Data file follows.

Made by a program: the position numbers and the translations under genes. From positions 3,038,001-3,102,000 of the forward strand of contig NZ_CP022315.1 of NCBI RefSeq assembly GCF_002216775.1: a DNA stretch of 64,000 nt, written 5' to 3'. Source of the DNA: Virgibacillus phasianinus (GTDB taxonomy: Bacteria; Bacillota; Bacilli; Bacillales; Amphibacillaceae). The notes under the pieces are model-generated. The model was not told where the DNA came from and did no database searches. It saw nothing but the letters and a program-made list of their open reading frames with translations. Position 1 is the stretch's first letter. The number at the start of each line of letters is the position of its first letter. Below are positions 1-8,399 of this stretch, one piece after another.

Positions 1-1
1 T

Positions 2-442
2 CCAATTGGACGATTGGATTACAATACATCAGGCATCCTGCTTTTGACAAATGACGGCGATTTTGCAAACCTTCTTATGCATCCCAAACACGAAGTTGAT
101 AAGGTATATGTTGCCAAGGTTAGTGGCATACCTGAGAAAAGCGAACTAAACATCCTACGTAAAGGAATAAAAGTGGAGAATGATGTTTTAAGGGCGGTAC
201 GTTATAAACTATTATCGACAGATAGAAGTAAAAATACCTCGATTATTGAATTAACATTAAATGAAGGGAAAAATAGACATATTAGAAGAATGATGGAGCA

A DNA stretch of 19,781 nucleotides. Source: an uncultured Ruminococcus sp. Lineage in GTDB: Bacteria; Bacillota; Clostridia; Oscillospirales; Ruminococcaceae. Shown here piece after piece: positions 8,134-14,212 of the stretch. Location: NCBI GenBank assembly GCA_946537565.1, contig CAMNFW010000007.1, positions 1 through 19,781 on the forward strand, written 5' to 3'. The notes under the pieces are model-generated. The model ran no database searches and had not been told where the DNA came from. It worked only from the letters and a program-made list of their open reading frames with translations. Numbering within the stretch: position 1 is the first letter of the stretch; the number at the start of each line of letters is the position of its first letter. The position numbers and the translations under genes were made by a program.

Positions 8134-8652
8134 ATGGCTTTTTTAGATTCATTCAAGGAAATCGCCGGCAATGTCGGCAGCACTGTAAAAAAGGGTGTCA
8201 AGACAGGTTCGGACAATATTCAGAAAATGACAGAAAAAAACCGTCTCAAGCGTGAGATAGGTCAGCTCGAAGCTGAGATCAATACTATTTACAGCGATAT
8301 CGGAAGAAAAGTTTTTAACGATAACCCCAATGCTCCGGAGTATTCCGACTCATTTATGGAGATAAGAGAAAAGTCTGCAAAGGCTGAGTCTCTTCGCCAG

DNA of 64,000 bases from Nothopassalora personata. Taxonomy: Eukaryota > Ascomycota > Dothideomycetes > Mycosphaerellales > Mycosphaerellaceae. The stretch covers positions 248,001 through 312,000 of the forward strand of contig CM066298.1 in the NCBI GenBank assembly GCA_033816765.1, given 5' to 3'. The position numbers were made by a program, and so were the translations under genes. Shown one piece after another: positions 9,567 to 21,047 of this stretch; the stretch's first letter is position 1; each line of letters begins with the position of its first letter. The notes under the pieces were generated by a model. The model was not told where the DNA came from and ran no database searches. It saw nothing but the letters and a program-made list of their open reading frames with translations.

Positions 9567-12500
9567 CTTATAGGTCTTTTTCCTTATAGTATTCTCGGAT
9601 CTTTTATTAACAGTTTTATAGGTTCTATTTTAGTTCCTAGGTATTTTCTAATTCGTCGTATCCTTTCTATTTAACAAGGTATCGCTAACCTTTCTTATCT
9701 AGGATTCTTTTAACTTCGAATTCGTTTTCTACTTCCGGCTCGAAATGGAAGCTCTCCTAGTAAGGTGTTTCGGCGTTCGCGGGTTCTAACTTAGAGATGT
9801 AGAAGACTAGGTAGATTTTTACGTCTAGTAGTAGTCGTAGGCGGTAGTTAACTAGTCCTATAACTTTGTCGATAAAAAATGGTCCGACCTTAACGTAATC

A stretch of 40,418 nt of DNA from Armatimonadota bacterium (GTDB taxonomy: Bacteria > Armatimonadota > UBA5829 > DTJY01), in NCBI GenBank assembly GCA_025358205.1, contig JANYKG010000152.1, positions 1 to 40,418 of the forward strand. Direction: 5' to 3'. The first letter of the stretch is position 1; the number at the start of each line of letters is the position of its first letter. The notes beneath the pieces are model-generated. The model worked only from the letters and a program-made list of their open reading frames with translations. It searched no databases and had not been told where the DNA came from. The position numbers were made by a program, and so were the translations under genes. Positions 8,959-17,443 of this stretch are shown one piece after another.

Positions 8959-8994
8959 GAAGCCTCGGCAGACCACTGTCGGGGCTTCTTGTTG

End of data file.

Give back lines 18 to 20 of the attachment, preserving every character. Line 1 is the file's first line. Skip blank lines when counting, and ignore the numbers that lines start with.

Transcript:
9801 AGAAGACTAGGTAGATTTTTACGTCTAGTAGTAGTCGTAGGCGGTAGTTAACTAGTCCTATAACTTTGTCGATAAAAAATGGTCCGACCTTAACGTAATC

A stretch of 40,418 nt of DNA from Armatimonadota bacterium (GTDB taxonomy: Bacteria > Armatimonadota > UBA5829 > DTJY01), in NCBI GenBank assembly GCA_025358205.1, contig JANYKG010000152.1, positions 1 to 40,418 of the forward strand. Direction: 5' to 3'. The first letter of the stretch is position 1; the number at the start of each line of letters is the position of its first letter. The notes beneath the pieces are model-generated. The model worked only from the letters and a program-made list of their open reading frames with translations. It searched no databases and had not been told where the DNA came from. The position numbers were made by a program, and so were the translations under genes. Positions 8,959-17,443 of this stretch are shown one piece after another.

Positions 8959-8994